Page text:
Learning with personal meaning Learning of personal involvement is self-initiated, is pervasive, is evaluated by the learner and has meaning as its essence. "When is one free from tests or other types of institutional press?..... only when one submits oneself to them and rises above them." (41) "Changingness, a reliance on process rather than upon static knowledge, is the only thing that makes sense as a goal for education in the modern world."(104) The facilitation oflearning is the aim of education." (105) "The facilitation of significant learning rests upon certain attitudinal qualities which exist in the personal relationship between the facilitator and the learner."(106) The attitudinal qualities: the most important is 'genuineness,' congruent. - to be real about oneself. He is a vital person, with feelings and convictions. He can be authentic, expressing feelings of enthusiasm, boredom, anger, sensitivity, sympathy - accepting these feelings as his own without needing to impose them on the students; able to share feelings of anger and frustration as well as feelings of sweetness and light. An important attitude: having a basic trust, 'prizing' the learner, his feelings, his opinions, his person; caring without being possessive. "The facilitator's prizing or acceptance of the learner is an operational expression of his essential confidence and trust of the human organism." Another important attitude: 'empathic understanding' - understand what's it is like to in the other's shoes. (157- 165)

 The educational process for the child means the instinctive development of his individuality and so must allow for the complete emotional and psychic as well as intellectual maturation into an adult personality with self-determination, self-respect, and self discipline. The educational process becomes effective when a child enjoys learning for learning's sake. He can enjoy learning in the framework of creation which comes from his own powers of imagination and natural curiosity in the world around him. The teacher is a resource and provider of resources. And the educator, whether in the administrative or instructional capacities of school or government, has the very great responsibility of leading students to use their own minds - to learn to think.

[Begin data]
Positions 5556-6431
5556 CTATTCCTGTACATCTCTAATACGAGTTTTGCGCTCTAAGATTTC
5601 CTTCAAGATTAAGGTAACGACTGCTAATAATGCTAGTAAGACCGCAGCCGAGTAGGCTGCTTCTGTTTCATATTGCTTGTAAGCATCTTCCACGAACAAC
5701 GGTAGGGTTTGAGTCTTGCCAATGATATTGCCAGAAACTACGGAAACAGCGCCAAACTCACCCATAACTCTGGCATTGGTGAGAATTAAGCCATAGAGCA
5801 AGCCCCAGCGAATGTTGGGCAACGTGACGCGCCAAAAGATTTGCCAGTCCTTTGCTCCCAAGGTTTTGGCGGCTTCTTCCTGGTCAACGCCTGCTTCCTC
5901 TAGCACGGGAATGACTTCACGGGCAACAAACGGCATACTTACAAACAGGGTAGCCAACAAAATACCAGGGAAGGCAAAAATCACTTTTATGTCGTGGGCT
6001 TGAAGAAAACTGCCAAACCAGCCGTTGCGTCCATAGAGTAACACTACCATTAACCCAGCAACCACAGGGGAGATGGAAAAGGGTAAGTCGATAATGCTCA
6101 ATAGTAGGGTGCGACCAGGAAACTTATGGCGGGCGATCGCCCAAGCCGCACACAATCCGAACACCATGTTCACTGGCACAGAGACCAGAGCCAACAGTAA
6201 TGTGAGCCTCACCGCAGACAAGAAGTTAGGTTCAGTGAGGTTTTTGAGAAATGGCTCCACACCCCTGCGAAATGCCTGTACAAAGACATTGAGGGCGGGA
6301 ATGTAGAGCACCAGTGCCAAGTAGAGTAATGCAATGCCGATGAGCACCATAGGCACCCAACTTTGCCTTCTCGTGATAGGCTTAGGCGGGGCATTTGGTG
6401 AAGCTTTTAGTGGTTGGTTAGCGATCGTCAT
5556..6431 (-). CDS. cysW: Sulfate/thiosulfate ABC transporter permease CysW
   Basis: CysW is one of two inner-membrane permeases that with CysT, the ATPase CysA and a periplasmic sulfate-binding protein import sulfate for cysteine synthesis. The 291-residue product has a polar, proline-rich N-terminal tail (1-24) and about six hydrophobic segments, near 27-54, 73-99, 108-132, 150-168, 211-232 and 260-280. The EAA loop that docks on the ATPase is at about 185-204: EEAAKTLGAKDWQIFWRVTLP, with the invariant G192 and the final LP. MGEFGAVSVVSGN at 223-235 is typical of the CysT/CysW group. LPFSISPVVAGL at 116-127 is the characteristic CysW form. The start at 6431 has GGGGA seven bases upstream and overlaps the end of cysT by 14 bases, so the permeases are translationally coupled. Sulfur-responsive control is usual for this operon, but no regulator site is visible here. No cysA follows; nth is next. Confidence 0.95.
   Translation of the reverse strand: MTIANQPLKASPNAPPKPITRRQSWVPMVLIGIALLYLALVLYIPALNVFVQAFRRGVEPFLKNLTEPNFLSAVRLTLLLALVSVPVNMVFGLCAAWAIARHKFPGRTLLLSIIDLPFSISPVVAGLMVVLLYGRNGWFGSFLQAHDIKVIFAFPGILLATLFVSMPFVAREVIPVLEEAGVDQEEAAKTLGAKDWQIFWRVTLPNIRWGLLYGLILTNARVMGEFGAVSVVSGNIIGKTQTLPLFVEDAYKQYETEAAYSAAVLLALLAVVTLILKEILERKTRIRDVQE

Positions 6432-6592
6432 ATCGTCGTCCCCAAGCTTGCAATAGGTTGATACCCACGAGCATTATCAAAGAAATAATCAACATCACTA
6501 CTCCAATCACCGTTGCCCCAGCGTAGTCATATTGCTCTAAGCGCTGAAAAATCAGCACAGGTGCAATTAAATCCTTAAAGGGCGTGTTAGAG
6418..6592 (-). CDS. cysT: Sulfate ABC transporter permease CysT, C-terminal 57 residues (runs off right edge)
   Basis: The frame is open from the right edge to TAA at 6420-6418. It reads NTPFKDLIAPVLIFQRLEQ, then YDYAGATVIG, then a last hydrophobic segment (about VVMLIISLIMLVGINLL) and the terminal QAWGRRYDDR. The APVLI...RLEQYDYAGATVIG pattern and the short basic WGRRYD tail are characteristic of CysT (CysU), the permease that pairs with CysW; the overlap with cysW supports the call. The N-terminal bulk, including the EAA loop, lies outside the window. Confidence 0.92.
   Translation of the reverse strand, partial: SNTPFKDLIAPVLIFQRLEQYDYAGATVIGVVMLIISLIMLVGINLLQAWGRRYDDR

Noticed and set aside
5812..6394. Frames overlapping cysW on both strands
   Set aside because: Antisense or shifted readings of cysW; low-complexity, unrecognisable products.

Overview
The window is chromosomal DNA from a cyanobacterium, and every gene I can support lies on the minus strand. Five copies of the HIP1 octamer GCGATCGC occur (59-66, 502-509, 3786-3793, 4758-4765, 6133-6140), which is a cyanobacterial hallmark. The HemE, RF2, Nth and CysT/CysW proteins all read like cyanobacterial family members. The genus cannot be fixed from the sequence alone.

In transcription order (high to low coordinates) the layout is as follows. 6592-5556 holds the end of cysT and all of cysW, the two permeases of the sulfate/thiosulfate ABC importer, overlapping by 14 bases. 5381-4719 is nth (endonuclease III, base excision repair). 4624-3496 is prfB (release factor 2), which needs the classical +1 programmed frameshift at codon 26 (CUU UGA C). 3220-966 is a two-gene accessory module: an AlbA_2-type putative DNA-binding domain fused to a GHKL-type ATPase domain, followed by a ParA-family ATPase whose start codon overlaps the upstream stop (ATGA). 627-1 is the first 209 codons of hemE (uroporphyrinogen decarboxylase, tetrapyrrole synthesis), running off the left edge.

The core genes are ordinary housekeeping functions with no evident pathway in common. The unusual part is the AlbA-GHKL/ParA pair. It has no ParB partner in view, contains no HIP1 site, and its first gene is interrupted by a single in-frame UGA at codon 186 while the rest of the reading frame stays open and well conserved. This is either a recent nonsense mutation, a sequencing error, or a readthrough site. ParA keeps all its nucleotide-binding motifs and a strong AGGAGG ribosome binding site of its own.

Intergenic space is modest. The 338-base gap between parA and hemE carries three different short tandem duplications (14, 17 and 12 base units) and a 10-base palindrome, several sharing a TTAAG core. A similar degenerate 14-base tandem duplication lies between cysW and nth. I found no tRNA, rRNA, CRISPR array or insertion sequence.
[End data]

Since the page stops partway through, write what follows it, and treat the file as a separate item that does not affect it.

"Real freedom is a consequence of development; it is the consequence of latent guides, aided by education. It is the construction of the personality, reached by effort and one's own experiences; it is the long road which every child must take to reach maturity... Development cannot be taught." (Montessori Absorbent Mind)

Human capacity for reason depends on brain development or 'intelligence  Human adaptability depends on development of the human organ specialised for processing of information and creation of meaning or 'learning'. Learning is a natural functionof the 'brain'. The human brain is a social brain with the potential capacity for development of the intelligence required for adaptation to changing social conditions i.e. 'social intelligence'. The human capacity for social intelligence depends on optimal functioning of the brain or 'optimalearning'.... a function of 'creative intelligence'.

"Arrested curiosity stays on the plane of interest in local gossip and prying inquisitiveness into other peoples' business". (John Dewey. How We Think: A Restatement of the Relation of Refelective Thinking to the Educative Process. Lexington, MA: D.C. Heath and Company , 1933 40)

 Motivation is a significant dimension of optimal health or 'wellness'

 "Motivation would also be a significant dimension of health. The most widely accepted transpersonal model of motivation owes a great deal to Abraham Maslow.

Implications for education: education for responsibility of freedom... 'discipline' as self-discipline' 

 In the wholistic paradigm of education, understanding of the learning process is based on the consideration of the learner from a wholistic perspective of the human organism as a social organism... emphasis is placed on the learner's intrinsic motives for learning.

Education for adaptability depends on the understanding of the role of intrinsic motivation in effective learning. Intrinsic motivation is the driving force for creative learning and productive engagement with the environment i.e. ‘work’. Productive work engages the development of the personality through freedom for intrinsically motivated learning or 'meaningful learning'. Meaningful learning is the basis adaptability to the responsibilities of freedom i.e. 'responsible freedom'.

"Discipline is born when the child concentrates his attention on some object that attracts him and which provides him not only with a useful exercise but with a control of error." (Maria Montessori The Absorbent Mind 264)

Responsible freedom depends on education of the whole person i.e. 'holistic education.'